Mitochondrial Protein And Lipid Trafficking

Identification: Endo, Toshiya


Description

Mitochondrial Protein And Lipid Trafficking
 
Toshiya Endo
Faculty of Life Sciences, Kyoto Sangyo University      
 
Since mitochondria are only generated by growth and division of preexisting mitochondria or require them as templates, mitochondrial growth relies on precise import of their resident proteins as well as transport and synthesis of phospholipids.  Thus, protein import and lipid transport constitute the central processes of mitochondrial biogenesis and maintenance.
The TOM complex in the outer mitochondrial membrane functions as an entry gate for most mitochondrial proteins.  We found that the functional, preprotein-translocating mature trimeric TOM complex exchanges with a dimeric TOM complex form that lacks Tom22.  This dynamic exchange between dimeric and trimeric forms provides the means for template-driven assembly of new subunits through their exchange for old defective subunits.  The dimeric complex lacking Tom22 may be also important for possible lateral release of proteins with a helical transmembrane segment into the outer membrane.  We are addressing the question of how the dynamic exchange between the dimeric and trimeric forms of the TOM complex is regulated in mitochondria.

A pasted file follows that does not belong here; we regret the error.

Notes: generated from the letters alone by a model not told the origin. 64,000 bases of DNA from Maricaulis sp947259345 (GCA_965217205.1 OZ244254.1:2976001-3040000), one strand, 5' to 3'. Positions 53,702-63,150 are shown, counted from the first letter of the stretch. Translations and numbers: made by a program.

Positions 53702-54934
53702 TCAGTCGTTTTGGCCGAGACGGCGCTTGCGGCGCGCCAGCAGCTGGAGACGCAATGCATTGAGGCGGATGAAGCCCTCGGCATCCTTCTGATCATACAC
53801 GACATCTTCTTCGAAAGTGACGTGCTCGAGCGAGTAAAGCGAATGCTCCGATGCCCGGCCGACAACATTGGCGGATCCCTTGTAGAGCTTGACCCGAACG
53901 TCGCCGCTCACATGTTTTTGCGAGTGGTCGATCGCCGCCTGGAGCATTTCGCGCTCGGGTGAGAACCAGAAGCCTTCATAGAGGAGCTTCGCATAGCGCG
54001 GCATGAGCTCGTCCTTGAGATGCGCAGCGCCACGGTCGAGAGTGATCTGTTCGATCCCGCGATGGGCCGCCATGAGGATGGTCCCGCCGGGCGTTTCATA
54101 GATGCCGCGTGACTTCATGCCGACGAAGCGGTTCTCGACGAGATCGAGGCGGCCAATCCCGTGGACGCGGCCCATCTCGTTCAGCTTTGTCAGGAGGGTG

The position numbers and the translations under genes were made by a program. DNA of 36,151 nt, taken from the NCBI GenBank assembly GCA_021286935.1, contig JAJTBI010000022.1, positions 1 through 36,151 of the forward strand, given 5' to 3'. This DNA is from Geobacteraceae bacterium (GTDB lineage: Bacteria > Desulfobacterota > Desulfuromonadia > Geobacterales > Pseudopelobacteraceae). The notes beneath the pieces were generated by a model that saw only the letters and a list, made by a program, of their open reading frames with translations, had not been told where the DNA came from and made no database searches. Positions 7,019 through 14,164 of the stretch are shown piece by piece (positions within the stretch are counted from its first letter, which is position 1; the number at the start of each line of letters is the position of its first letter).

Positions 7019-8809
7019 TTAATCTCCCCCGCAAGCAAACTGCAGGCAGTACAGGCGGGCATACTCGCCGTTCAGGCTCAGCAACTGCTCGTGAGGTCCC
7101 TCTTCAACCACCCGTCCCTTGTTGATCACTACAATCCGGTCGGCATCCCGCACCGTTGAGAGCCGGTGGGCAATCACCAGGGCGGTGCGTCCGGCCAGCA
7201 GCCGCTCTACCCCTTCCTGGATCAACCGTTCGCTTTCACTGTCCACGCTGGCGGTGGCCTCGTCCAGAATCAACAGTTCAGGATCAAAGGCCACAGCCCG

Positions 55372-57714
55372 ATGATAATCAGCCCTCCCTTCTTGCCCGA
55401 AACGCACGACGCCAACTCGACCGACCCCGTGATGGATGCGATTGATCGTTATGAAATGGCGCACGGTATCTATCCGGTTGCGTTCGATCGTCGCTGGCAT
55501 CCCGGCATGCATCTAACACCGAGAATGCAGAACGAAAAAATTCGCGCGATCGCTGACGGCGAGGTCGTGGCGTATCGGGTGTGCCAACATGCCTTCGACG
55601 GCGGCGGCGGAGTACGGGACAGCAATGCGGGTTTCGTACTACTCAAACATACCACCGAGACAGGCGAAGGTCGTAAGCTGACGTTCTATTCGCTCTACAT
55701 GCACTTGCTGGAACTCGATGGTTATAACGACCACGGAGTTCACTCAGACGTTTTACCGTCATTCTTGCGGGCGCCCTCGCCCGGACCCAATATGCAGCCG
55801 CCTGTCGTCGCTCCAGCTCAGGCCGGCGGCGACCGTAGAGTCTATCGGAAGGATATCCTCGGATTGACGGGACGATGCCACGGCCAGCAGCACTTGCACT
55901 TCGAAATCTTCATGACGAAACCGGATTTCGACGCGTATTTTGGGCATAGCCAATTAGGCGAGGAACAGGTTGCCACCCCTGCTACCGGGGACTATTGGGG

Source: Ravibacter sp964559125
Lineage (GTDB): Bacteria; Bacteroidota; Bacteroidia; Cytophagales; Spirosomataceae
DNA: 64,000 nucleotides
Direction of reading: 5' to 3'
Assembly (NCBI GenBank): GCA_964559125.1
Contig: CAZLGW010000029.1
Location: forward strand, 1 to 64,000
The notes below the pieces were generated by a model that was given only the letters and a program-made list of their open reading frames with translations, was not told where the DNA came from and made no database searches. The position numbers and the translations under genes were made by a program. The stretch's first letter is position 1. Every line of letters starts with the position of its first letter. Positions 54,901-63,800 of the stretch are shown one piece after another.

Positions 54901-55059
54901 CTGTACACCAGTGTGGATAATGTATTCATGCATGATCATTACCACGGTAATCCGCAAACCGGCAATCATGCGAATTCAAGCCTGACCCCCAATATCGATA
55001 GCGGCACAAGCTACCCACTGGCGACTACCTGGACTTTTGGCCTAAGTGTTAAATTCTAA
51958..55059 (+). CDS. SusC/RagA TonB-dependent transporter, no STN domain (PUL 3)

Mitochondrial functions strictly rely on the mitochondria-specific lipid compositions including cardiolipin and phosphatidylethanolamine, as well.  Those phospholipids are synthesized from their precursor lipids such as phosphatidic acid and phosphatidylserine, which are made in the ER, and phosphatidylethanolamine made in the mitochondrial inner membrane also needs to be exported to the ER for conversion to other phospholipids including phosphatidylcholine.  How phospholipid molecules with hydrophobic acyl chains can traverse aqueous compartments to shuttle between different membranes is a critical question concerning the mechanism of membrane biogenesis.  At the moment, soluble lipid carrier proteins and inter-organelle membrane contact sites appear to provide efficient routes for phospholipid transfer between membranes.  We are taking structural biology approaches to reveal the mechanisms of phospholipid transport processes involving mitochondria.
 
 

Credits

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